Visual techniques for applying criminological theory to social science research
Introducing Criminological Thinking: Maps, Theories, and Understanding is an accessible and user-friendly criminological theory text for students, instructors and researchers. In addition to the unique use of concept maps, mind maps, and other visual techniques to consider theory-based inquiry, this text combines an exploration of the core elements of theory with relevant examples drawn from biology, psychology, sociology, critical traditions, and integrative efforts. Unlike in other theory texts, the chapters are arranged by level of explanation to help students understand how theories from different disciplines interact with each other as a foundation for many contemporary criminological theories.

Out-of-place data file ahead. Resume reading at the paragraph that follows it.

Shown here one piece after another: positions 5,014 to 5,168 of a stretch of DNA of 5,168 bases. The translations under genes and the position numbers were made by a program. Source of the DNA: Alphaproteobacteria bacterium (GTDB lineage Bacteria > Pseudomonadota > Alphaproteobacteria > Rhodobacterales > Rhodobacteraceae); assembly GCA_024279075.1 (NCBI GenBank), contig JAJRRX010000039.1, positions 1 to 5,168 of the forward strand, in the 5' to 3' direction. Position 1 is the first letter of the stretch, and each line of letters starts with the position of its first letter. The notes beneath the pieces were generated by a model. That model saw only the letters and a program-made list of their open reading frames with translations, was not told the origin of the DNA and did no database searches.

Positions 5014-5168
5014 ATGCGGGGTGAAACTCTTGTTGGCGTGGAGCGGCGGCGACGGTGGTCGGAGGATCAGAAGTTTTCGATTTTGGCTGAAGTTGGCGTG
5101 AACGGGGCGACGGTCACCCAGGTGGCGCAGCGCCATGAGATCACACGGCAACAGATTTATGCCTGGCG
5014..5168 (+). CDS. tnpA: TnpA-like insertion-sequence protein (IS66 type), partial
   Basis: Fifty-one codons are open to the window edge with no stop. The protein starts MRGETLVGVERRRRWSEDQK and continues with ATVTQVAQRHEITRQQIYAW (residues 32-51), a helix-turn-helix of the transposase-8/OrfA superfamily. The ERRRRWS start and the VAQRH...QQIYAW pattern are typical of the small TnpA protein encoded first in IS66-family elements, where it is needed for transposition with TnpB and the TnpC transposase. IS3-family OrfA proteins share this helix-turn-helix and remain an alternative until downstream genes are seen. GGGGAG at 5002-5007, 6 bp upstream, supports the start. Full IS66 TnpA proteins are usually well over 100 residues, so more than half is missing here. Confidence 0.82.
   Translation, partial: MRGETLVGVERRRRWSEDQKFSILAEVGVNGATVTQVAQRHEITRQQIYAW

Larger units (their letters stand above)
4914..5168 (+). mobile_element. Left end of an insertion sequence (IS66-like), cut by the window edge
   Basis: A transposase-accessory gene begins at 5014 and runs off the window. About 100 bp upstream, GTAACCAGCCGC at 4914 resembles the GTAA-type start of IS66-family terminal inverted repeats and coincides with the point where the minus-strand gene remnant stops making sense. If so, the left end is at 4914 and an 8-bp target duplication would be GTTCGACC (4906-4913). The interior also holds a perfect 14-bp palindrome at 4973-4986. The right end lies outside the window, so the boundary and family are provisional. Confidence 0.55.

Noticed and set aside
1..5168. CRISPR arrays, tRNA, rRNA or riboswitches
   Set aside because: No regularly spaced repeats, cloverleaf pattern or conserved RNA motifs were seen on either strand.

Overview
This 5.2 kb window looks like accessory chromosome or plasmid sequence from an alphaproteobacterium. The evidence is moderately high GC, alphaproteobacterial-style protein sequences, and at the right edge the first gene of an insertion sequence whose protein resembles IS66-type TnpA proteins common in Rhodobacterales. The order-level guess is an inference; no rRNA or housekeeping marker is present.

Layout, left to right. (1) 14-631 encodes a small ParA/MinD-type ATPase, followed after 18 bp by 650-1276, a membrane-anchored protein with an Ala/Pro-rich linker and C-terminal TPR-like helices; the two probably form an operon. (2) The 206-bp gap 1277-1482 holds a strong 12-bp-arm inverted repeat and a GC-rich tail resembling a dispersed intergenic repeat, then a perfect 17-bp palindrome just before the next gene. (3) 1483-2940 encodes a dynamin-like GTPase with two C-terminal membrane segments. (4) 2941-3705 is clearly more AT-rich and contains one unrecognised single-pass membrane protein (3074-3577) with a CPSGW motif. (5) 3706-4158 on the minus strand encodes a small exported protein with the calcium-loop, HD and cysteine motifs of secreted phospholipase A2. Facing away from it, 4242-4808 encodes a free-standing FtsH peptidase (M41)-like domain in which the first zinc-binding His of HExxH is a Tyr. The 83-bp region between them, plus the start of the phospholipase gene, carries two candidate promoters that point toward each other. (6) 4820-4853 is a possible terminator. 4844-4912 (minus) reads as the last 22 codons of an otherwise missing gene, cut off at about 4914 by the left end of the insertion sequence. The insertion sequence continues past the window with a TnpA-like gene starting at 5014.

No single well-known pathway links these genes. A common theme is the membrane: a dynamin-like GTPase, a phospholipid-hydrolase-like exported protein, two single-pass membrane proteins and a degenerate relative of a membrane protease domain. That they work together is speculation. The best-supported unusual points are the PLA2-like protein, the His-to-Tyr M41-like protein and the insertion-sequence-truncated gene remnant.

Authors Jon Heidt and Johannes Wheeldon have developed a seven-step model to identify key aspects of different theories including their historical and social context, base assumptions, scope, problem foci, terms/concepts, related research, and practical ramifications. This text offers both a student-friendly theoretical discussion and accessible visual examples to explain criminological theory and its applicability to social science research.
|Edition description:||New Edition|
|Product dimensions:||7.20(w) x 9.00(h) x 1.00(d)|
About the Author